The population of women in prison has increased dramatically since the 1980s, a growth outpacing that of men, yet “many prison policies and facilities are not designed for women or tailored to their specific needs” and “incarcerated women report extremely high rates, and much higher rates than men, of histories of physical, sexual, and mental trauma,” according to a report released Wednesday by the United States Commission on Civil Rights.
Up to now, “there have been few national-level studies of the civil rights issues incarcerated women experience,” claimed the report, entitled “Women in Prison: Seeking Justice Behind Bars.”
The Commission studied such issues as a deprivation of women’s medical needs that “may violate the constitutional requirement to provide adequate medical care for all prisoners”; implementation of the Prison Rape Elimination Act (PREA); and the sufficiency of programs to meet women’s needs after release.
The Commission also examined disparities in discipline practices for women in prison compared with men, and the impacts of incarcerated women being placed far from home or having their parental rights terminated.
The study concluded that many existing policies were adopted from men’s prison institutions “without evaluating their application to women’s prison institutions.”
Women are clearly not receiving the legal protections that they are entitled to. “Notwithstanding federal statutory legal protections such as the Civil Rights of Institutionalized Persons Act (CRIPA) and the Prison Rape Elimination Act (PREA), aimed at protecting incarcerated people, many incarcerated women continue to experience physical and psychological safety harms while incarcerated and insufficient
satisfaction of their constitutional rights.”
1.) Classification systems that are not calibrated for gender-specific characteristics have been shown to classify incarcerated women at higher security requirement levels than necessary for the safety and security of prisons.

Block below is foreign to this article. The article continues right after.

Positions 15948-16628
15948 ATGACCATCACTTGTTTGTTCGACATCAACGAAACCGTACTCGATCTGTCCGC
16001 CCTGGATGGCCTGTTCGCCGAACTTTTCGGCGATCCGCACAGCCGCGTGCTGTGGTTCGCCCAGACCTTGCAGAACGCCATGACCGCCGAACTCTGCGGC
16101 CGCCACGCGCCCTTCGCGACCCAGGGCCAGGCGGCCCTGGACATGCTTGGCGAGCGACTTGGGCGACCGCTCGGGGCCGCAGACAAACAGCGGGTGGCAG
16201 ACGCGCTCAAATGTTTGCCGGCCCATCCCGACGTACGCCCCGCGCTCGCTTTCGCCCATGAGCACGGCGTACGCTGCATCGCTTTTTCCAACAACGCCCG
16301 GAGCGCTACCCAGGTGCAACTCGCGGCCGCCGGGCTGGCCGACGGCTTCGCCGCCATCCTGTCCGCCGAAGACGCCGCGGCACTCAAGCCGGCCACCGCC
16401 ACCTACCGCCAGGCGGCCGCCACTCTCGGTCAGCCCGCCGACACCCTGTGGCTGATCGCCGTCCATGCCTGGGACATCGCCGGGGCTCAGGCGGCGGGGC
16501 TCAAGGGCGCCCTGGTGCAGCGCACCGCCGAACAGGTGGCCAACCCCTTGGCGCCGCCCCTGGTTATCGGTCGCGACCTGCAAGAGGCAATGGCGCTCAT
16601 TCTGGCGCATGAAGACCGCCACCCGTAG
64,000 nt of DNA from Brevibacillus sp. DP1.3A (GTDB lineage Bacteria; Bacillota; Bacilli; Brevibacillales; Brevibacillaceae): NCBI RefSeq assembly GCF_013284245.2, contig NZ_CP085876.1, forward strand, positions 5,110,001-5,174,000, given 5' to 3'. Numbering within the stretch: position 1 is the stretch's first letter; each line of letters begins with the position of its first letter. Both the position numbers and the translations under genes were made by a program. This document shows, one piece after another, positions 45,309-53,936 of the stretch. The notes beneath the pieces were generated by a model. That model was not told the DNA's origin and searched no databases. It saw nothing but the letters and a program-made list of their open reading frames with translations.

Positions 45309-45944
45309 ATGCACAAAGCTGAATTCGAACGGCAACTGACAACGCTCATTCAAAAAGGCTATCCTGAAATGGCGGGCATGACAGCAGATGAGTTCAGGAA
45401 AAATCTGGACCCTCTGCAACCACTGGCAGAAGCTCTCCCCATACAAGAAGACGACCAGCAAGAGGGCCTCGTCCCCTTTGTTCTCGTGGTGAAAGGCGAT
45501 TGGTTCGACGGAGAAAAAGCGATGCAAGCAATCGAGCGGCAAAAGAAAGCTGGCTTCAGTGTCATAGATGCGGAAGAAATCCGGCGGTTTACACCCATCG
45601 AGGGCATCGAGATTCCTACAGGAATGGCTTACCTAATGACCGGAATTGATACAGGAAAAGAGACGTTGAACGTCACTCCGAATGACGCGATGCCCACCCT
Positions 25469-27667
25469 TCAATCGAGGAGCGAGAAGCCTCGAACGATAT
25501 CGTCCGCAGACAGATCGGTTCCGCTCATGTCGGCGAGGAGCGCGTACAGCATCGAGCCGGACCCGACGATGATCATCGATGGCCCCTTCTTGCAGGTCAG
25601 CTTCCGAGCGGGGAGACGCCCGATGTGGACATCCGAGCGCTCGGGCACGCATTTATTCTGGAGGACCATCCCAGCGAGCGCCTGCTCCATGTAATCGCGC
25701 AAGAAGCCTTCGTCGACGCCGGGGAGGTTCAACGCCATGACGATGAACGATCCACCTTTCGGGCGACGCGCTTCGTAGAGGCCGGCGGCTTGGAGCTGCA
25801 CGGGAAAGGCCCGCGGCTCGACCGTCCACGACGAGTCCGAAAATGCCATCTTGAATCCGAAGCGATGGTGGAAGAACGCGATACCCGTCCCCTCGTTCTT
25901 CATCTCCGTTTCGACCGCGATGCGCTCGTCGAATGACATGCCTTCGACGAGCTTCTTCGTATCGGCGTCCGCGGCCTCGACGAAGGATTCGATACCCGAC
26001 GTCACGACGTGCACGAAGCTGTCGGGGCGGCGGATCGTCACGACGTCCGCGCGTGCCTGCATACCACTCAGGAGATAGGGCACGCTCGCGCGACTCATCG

2.) Women classified at higher security levels may receive fewer vocational and educational, community placement, and reentry opportunities than they would have received had they been classified at lower security levels.
3.) Many incarcerated women are placed at facilities far from their families, limiting visitation opportunities. Many prison policies do not prioritize family visits, such as by permitting extremely limited family visitation hours that often do not reflect distances visiting family must travel.
4.) Some prisons provide adequate healthcare specific to women, such as gynecological and prenatal care, while others do not. The high rates at which incarcerated women report past trauma results in the need for mental health care and treatment while incarcerated.
5.) Sexual abuse and rape remain prevalent against women in prison. Incarcerated women who report sexual assault have experienced retaliation by their institutions and prison personnel in violation of the law.
In a letter accompanying the report addressed to President Trump, the chair of the U.S. Commission on Human Rights, Catherine E. Lhamon, said the commission called on the Department of Justice to continue to litigate enforcement of the civil rights of incarcerated women in states that violate these mandates and the rights of incarcerated women.
“Prison officials should adopt validated assessment tools, currently available, to avoid inaccurately classifying incarcerated women to a higher security level than appropriate,” said the report.
“Prison officials should give strong preference to placing incarcerated women in as close proximity as possible with location of their family, provide free video and lowcost phone services to incarcerated persons, and not ban in-person visits for non-safety reasons.”
Read the full report here